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EVE TO ADAM.
ADAM TO MICHAEL.
Quiet, though sad, the respite of that day His providence, and on him sole depen:),
Still overcoming evil, and by small
Accomplishing great things, by things deemed
WITH sorrow and heart's distress
Wearied, I fell asleep. But now lead on ;
In me is no delay ; with thee to go,
Is to go hence unwilling ; thou to me
Art all things under heaven, all places thou,
This further consolation, yet secure,
I carry hence ; though all by me is lost,
By me the promised Seed shall all restore.
In either hand the hastening angel caught
Our lingering parents, and to the eastern gate
Led them direct, and down the cliff as fast
To the subjected plain ; then disappeared.
They, looking back, all the eastern side beheld
Of Paradise, so late their happy seat,
Waved over by that flaming brand ; the gate
Some natural tears they dropt, but wiped them This most afflicts me, that, departing lence,
The world was all before them, where to choose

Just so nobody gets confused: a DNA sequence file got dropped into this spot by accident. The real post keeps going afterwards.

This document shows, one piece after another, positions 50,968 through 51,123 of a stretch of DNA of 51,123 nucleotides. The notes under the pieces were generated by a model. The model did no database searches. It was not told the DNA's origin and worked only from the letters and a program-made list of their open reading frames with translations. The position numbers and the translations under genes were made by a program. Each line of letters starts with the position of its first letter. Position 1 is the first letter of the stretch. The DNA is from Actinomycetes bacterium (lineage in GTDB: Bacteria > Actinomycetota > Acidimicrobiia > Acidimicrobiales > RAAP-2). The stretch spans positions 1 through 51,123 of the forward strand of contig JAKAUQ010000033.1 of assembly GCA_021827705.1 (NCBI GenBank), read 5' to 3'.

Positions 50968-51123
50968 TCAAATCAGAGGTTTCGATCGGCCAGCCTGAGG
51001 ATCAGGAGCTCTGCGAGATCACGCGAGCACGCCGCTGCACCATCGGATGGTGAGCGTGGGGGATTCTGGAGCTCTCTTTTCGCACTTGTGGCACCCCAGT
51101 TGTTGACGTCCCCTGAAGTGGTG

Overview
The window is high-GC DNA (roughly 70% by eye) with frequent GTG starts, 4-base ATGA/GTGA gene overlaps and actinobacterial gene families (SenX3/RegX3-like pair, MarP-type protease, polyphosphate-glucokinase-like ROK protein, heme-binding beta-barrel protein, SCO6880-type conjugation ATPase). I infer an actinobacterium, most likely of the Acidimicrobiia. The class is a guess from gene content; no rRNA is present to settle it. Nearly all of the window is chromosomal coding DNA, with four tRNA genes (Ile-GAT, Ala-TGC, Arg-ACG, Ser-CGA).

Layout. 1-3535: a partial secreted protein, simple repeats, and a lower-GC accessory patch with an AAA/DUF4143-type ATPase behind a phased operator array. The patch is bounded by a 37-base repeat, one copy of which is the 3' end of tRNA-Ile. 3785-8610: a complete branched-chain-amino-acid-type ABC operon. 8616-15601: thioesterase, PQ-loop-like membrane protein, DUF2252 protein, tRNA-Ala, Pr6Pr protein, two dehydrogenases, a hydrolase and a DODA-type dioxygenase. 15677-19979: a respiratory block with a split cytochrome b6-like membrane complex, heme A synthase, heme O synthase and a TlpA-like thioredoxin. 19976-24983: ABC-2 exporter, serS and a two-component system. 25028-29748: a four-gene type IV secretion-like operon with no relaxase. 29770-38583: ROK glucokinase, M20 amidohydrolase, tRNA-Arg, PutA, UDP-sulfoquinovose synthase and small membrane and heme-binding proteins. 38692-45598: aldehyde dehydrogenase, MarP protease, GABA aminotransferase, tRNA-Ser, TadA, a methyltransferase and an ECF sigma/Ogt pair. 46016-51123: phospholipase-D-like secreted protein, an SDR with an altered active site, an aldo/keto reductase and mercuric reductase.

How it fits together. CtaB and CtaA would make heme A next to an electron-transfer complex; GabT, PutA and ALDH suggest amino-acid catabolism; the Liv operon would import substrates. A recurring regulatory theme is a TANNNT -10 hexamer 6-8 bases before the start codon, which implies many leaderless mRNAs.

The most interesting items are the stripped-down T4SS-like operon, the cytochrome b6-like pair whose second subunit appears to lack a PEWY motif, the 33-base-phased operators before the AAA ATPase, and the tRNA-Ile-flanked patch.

Their place of rest, and Providence their guide.
Through Eden took their solitary way.
His greatness is a ripening — nips his root,
And then he falls, as I do. I have ventured, Henceforth I learn that to obey is best,
Like little wanton boys that swim on bladders,
This many summers in a sea of glory ;
But far beyond my depth : my high-blown pride
At length broke under me ; and now has left me, Their sweet South left too soon, among the trees Weary and old with service, to the mercy
The birds, bewildered, flutter to and fro; Of a rude stream, that must forever hide me. For them no green boughs wait, their memories Vain pomp and glory of this world, I hate ye : Of last year's April had deceived them so.” I feel my heart new opened. O, how wretched Is that poor man that hangs on princes' favors ! She watched the homeless birds, the slow, sad There is, betwixt that smile we would aspire to,
spring, That sweet aspect of princes, and their ruin, The barren fields, and shivering, naked trees. More pangs and fears than wars or women have : “ Thus God has dealt with me, his child,” she said; And when he falls, he falls like Lucifer,
“I wait my spring-time, and am cold like these. Never to hope again.
“To them will come the fullness of their time;